Michiel de Roode was considered to be an important mecenas in Amsterdam; he collected paintings, rare books and valuable objects. In 1732 he purchased the Pan Poëticon Batavum, a collection of 200 miniature portraits 'en grisaille' started by Arnoud van Halen. De Roode recommissioned 22 of the weaker portraits to be replaced by better examples and further supplemented Van Halen's work by adding 113 portraits of painters and poets of which a large number have been executed by Jan Maurits Quinkhard.
Trained as a painter under Arnold Boonen, Nicolaas Verkolje and Christoph Lubienietzki, Quinkhard was a successful artist and art dealer in Amsterdam, who especially enjoyed a notable reputation as a portraitist. In 1734 De Roode asked Quinkhard to portray him for the Pan Poëticon. Four years later the artist was commissioned to portray De Roode again for the present painting, this time with his best friend Jan Punt who was a celebrated actor, artist and publisher. At the time of this double portrait Punt worked as an actor in Amsterdam, starring in popular plays such as 'Julius Ceasar and Cato', 'Jacoba van Beijeren' and 'De belegeringhe van Leyden', while Jacob de Wit taught him to paint. Later he turned to etching and gave lessons to Reinier Vinkeles and others. In 1765 he was a member of the Amsterdam Guild of St Luke.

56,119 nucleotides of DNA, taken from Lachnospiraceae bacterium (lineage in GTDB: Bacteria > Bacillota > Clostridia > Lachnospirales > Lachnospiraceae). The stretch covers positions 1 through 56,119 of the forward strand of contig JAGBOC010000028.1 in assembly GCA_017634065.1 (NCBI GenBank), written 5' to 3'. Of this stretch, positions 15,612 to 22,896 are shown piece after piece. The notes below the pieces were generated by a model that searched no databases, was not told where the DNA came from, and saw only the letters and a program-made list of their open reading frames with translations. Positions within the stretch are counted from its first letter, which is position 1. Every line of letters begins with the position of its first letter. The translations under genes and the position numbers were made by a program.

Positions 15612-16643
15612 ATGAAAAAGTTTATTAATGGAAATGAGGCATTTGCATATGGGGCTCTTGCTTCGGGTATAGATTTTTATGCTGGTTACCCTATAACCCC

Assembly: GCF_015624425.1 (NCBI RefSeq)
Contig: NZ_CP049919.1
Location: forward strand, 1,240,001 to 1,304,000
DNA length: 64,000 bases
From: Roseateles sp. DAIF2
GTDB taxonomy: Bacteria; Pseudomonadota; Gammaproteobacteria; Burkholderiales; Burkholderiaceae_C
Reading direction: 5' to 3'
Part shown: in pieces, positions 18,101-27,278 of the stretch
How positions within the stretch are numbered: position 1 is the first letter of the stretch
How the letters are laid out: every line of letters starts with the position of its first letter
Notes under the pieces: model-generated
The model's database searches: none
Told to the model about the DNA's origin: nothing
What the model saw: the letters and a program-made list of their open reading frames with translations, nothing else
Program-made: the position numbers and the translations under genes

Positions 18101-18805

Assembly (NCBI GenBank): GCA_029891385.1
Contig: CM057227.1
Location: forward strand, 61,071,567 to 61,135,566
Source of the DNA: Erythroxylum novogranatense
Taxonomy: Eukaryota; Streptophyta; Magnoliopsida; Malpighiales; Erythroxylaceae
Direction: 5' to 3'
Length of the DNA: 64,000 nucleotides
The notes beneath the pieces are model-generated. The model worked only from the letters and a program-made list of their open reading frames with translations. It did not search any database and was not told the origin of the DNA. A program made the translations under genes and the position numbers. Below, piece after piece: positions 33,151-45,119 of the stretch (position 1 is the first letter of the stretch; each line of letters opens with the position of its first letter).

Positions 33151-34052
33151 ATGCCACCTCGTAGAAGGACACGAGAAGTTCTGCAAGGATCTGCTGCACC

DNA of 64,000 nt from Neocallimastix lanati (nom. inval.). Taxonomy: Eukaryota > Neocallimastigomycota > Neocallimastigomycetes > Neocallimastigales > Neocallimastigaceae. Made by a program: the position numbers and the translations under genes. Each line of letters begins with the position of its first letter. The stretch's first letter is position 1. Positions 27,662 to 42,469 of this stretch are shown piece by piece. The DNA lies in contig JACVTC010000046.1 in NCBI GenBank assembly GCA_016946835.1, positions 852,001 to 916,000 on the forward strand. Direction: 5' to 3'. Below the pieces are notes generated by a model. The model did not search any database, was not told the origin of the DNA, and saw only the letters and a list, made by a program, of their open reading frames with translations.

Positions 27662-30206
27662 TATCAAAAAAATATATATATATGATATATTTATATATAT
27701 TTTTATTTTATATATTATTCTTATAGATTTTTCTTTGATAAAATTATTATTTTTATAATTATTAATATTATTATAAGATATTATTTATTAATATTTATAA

The depicted 'en grisaille' miniature in the present lot almost certainly is that of Joost van den Vondel as known from the Pan Poëticon. The collection was auctioned following De Roode's death. 83 portraits of the Pan Poëticon Batavum are now in the Rijksmuseum, Amsterdam.